Guest Blog: Taking the Mystery Out of the ADHD Evaluation

I’m very pleased to present a guest blog by Anahi Ortiz, MD. She’s an ADHD coach with a background in pediatrics. Below, she leads us through the steps in having a child evaluated for ADHD.

   Where do you go if your child’s teacher tells you your child has symptoms of ADHD? Or, you as a parent see your child is struggling in school? Where do you go if your child has problems with behavior at home and at school? When a parent has a child that is not doing well academically, behaviorally or socially, it can be an overwhelming situation for them. However, there are professionals that can guide you through the process of finding a diagnosis and getting treatment.

Your pediatrician or family physician should be the first professional to approach for assistance. At the first visit, your physician will most likely get a complete history from the parent and child about academics, learning, and activities.  It would be helpful for you as parent to bring any information you have on your child such as report cards, any evaluations they have had at school, etc. If you have had the same physician for years, he may not take a full past medical history but if this is a new physician he more than likely will take a full past medical history looking for any neurological problems, hospital admissions, history of trauma, poisonings, prematurity and a developmental history (when did your child walk, say first word, etc.) . The next step should be a complete physical exam including a full neurologic.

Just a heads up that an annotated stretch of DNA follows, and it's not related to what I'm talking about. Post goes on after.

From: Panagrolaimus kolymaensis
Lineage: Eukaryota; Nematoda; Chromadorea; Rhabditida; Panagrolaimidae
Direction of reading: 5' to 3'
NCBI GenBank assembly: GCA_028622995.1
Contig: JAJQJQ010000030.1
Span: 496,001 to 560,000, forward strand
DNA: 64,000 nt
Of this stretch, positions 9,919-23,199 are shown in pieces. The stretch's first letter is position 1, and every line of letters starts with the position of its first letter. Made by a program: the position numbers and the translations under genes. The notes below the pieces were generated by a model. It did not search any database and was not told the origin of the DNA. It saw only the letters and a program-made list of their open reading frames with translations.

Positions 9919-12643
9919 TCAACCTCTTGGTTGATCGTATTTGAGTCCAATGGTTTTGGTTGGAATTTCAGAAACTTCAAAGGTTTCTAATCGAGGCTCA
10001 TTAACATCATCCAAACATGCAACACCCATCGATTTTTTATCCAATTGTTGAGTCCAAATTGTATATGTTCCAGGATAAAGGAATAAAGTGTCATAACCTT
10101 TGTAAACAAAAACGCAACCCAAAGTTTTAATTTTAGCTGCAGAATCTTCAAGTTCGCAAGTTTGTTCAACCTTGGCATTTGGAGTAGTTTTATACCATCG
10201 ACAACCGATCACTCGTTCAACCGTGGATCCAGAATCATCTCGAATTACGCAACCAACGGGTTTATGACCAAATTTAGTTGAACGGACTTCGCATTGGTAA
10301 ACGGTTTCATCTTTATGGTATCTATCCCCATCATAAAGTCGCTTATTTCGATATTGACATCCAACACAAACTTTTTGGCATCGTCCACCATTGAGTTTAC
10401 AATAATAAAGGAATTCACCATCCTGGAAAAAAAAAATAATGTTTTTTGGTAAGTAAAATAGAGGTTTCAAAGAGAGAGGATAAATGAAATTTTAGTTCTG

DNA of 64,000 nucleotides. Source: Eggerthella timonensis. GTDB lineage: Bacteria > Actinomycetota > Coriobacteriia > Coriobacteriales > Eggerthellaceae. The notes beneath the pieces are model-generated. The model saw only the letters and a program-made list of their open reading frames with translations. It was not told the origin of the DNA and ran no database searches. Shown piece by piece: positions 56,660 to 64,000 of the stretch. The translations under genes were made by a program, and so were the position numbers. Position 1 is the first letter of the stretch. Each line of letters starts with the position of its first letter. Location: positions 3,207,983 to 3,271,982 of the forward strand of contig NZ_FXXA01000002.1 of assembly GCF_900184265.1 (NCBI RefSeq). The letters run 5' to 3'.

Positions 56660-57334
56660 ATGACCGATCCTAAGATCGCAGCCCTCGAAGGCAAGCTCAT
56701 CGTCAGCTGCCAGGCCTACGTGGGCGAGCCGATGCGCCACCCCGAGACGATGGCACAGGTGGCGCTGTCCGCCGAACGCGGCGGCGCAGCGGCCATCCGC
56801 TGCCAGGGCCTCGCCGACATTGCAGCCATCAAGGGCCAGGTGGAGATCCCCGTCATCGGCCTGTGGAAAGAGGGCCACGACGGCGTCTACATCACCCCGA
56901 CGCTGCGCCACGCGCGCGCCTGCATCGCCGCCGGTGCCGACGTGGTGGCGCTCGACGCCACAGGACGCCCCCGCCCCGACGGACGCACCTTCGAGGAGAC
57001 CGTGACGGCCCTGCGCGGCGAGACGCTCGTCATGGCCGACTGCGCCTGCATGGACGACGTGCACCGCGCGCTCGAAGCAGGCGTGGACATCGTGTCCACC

Depending on the results of the history and exam and the comfort level of the physician with ADHD, the next step is usually to have the parents and teachers fill out rating scales for the child. These can give the physician specifics on whether the child has the symptoms for a diagnosis of ADHD and to what extent.  Once the scales are completed and scored your physician will sit down with you and your child to discuss them and to discuss treatment options. Guidelines now advise that:

  • parents receive educational information on ADHD
  • a discussion on the various medications
  • information on support groups for parents
  • possible referral for therapy

I would also include a discussion on the importance of exercise, nutrition (increasing proteins), possibly ADHD coaching, and meditation if age appropriate.